Pertaining to the administration of Pethidine 50 mgs to Mrs. Y, it is evident that RN Jane and the other nurse that helped her are not knowledgeable and updated with the current use of the drug. Pethidine is a controlled drug (Schedule 8) which is prescription only medicines that are used for strong pain relief and the use of these medications are restricted because of their dependence forming nature and potential for abuse (Environmental Health Unit 2008, p. 4 of 17). It can be used for the treatment of acute pain for a short time then other options should be considered due to the risk of its potential serious side effects including tremors, twitching, agitation, confusion and (rarely) fitting (Molloy 2002). It should also not be given to patients who are taking monoamine oxidase inhibitors or MAOIs because of the risk of marked hyperpyrexia, muscle rigidity, seizures, respiratory depression, hypertension and possibly coma (NSW Therapeutic Advisory Group 2004, p. 5 of 11). In the case of RN Jane and her colleague, both nurses also should have checked the five rights (patient, drug, route, dose, and frequency) in administering medication in order to be sure that they are administering the drug in a safe manner (Potter & Perry 2005, p. 827). The situation suggests that they did not make a comprehensive assessment of the patient before administering the drug as the history of the patient with Pethidine should have been checked and its drug interactions in relation to its possible side effect to the patient.

The Queensland Hospitals Drugs Advisory Committee (QHDAC) reviewed the need for appropriateness and necessity of use of Pethidine back in 2004 in relation to its adverse side effects and potential for abuse and it was found out that only a selected group of patients particularly managed by anaesthetists and obstetricians has the need for its use. In addition to that, QHDAC recommends that an individual patient approval should be sought from a medical superintendent if other clinicians other than anaesthetists and obstetricians who wished to use Pethidine for patients with specific needs (Queensland Hospitals Drug Advisory Committee 2007, p. 2 of 2). All opioids are capable of producing the same degree of analgesia as compared with Pethidine (Davis 2004, p. 7 of 11). As an advocate of the patient, it is stated in the ANMC Competency Standards that the nurse can question and/or clarify interventions that appear inappropriate with relevant members of the health care team (Australian Nursing & Midwifery Council 2008, p. 5 of 14). In relation to professional governance, if RN Jane and her colleague were aware of these facts about Pethidine, they would have assessed and checked back with the medical officer before giving the drug to Mrs. Y.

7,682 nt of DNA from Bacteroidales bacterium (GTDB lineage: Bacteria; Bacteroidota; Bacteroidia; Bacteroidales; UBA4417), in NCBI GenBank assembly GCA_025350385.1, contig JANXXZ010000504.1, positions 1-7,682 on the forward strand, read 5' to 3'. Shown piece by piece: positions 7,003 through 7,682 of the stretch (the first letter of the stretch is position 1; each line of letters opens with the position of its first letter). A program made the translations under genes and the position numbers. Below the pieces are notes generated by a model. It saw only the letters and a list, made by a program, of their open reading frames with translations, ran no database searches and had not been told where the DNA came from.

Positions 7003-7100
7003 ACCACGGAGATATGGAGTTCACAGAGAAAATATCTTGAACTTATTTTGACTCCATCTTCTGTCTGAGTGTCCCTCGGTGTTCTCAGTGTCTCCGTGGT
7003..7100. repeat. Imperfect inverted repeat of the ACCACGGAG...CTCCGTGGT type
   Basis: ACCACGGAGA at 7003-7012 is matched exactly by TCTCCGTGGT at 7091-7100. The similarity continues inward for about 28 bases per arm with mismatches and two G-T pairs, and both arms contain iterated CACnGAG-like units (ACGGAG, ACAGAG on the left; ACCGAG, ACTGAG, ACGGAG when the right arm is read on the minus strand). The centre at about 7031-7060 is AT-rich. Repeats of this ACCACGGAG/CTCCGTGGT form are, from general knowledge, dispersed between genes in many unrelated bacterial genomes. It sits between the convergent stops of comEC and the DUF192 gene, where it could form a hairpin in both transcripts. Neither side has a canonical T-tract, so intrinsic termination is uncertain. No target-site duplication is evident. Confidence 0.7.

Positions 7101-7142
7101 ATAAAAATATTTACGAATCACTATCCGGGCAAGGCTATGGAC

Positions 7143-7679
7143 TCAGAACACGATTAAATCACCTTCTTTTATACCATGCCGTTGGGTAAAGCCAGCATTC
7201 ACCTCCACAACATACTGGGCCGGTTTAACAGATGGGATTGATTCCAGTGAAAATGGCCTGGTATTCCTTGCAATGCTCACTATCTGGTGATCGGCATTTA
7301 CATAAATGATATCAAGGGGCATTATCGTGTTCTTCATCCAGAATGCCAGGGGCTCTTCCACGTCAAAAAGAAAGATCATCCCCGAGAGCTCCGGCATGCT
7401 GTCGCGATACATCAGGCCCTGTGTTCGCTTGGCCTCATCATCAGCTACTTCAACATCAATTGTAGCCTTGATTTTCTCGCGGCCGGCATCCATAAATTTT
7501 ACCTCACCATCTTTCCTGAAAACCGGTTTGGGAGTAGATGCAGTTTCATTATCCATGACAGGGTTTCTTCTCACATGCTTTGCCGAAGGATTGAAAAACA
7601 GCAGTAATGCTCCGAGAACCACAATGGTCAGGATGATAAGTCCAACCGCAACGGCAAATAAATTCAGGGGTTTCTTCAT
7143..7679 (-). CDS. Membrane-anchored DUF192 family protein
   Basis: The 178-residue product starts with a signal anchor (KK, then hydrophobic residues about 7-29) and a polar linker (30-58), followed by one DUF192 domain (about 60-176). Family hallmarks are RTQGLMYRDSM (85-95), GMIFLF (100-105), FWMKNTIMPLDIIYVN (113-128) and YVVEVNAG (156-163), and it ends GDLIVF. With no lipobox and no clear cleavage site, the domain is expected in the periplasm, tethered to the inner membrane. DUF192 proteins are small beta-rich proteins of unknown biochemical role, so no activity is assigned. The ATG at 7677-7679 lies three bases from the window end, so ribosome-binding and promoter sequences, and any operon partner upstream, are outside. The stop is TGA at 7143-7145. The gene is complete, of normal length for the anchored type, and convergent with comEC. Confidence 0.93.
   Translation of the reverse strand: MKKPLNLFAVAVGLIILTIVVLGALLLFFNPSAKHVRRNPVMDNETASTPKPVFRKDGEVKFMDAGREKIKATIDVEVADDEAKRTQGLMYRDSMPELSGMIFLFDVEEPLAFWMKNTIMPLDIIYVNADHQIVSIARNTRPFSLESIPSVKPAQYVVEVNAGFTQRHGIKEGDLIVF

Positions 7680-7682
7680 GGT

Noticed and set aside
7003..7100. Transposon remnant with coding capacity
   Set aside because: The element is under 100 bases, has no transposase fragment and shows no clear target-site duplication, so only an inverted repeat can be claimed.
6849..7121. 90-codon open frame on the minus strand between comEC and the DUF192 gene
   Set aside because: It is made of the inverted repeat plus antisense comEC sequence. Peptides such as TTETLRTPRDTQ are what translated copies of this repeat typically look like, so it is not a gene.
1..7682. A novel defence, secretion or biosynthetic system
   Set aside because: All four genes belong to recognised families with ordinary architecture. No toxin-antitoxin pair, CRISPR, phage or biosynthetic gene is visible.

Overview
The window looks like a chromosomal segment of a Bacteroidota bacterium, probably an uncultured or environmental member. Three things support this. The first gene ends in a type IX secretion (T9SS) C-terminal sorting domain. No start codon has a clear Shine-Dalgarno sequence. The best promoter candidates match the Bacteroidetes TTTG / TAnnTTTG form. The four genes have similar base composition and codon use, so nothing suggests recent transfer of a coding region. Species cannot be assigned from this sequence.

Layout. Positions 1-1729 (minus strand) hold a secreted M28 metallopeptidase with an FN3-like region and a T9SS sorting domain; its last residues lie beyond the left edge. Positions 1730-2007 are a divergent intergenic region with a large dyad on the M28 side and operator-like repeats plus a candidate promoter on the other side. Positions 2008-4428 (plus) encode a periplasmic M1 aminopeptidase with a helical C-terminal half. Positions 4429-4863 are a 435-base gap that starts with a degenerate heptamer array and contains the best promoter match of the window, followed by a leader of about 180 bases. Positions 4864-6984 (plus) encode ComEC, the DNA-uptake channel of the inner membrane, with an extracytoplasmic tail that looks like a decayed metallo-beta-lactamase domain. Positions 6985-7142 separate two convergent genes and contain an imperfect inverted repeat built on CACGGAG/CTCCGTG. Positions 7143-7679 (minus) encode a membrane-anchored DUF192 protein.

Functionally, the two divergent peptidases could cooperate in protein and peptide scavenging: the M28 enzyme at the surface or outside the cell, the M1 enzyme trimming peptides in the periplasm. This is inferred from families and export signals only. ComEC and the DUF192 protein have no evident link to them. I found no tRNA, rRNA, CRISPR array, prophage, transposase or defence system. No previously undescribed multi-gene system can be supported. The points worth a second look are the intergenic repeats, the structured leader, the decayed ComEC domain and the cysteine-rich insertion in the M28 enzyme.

This essay discussed the different negligent actions of RN Jane and other staff members. The best way to avoid actions in relation to negligence is by maintaining proper standards of care, giving safe health care within their own level of competence, communicating coherently with other members of the health care team, documenting assessments, interventions and evaluations fully, and developing good relationships with clients (Potter & Perry 2005, p. 827). If the plaintiff succeeds in proving negligence, the courts will then assess the state and amount of damages to be compensated by the defendant whether directly or by access to an insurance policy (Staunton, 2003 p.82). Savage tells us that 'being fearful of legal consequences should become being aware of and thus guided by legal reasoning in relation to practice' wherein nurses must always be aware that they will be held liable if proven in court to be negligent (Savage 2007, p.113). The ANMC code of Professional Conduct says that nurses should always practice in accordance with the standards of the profession and broader health system (Australian Nursing & Midwifery Council 2008, p. 1 of 10). That is why the different codes for practice and guidelines, standards and regulation of education all combine to provide nurses with a benchmark against which the professional is measured (Savage 2007, p. 98). This is why nurses should be responsible in updating themselves with these so that they would be able to provide safe and competent care to their patients without being fearful of any legal consequences.